Android manufacturers fail to provide patches for Mali GPU vulnerabilities

Google Project Zero, a group of security analysts employed by Google LLC to find vulnerabilities, warns that Android phone makers have failed to provide patches to several vulnerabilities discovered earlier this year in the Mali graphics processing unit.

The five medium-severity security flaws were found in Arm Ltd.’s Mali GPU driver in June and July. The five vulnerabilities include one that leads to kernel memory corruption, another that can lead to physical addresses being disclosed and three that can lead to a physical page use-after-free condition. The five vulnerabilities enable an attacker to continue to read and write physical pages after they have been returned to the system.

As explained by Ian Beer from Project Zero in a Nov. 22 blog post, the Mali vulnerabilities “collided” with vulnerabilities available in zero-day markets, dark web pages that sell exploits to hackers and attack groups.

To its credit, Arm fixed the five vulnerabilities between July and August, disclosed them as security issues on its vulnerabilities page and published the patched drivers on their developer website.

Forward to late November and surprisingly, no major vendors had pushed out patches. Smartphone makers named specifically include Samsung Electronics Co., Ltd. Ltd., Xiaomi Inc., Guangdong Oppo Mobile Telecommunications Corp. Ltd. and Pixel.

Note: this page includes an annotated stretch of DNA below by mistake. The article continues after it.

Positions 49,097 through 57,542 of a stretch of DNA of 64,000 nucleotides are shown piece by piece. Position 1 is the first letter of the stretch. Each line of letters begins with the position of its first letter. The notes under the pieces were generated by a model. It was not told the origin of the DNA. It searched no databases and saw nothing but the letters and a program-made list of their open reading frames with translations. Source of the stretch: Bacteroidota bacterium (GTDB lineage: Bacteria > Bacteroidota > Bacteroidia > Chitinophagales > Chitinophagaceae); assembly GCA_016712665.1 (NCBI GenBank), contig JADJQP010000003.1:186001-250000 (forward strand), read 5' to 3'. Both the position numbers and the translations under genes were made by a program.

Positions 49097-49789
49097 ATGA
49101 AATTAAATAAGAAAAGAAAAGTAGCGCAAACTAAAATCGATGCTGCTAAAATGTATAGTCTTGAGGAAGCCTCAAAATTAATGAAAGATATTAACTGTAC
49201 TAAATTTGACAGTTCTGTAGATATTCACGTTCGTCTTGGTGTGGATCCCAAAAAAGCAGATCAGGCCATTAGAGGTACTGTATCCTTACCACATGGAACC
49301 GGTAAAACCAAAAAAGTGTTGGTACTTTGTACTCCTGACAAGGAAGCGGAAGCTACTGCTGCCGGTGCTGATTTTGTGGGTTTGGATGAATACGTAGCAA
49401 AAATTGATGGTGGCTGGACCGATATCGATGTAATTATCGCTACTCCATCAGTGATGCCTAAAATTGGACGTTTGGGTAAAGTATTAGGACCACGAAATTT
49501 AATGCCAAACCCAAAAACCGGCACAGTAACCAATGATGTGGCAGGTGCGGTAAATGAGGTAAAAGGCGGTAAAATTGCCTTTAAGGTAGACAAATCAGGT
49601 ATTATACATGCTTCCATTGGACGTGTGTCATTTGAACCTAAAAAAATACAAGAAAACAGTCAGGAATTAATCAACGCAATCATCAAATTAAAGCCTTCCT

Pixel is Google’s own line of smartphones, meaning that one part of Google is saying that another part of Google has failed to provide important security updates to its users. The first of the five vulnerabilities were also found on a Pixel 6 by a Project Zero researcher, so Google found a vulnerability on one of its own phones and yet, months later, even with a publicly available patch, has yet to address the issue.

Beer argues that vendors, including Google itself, have a responsibility to provide security updates to users. “Just as users are recommended to patch as quickly as they can once a release containing security updates is available, so the same applies to vendors and companies,” Beer said. “Minimizing the ‘patch gap’ as a vendor in these scenarios is arguably more important, as end users (or other downstream vendors) are blocking on this action before they can receive the security benefits of the patch.”

Image: Google

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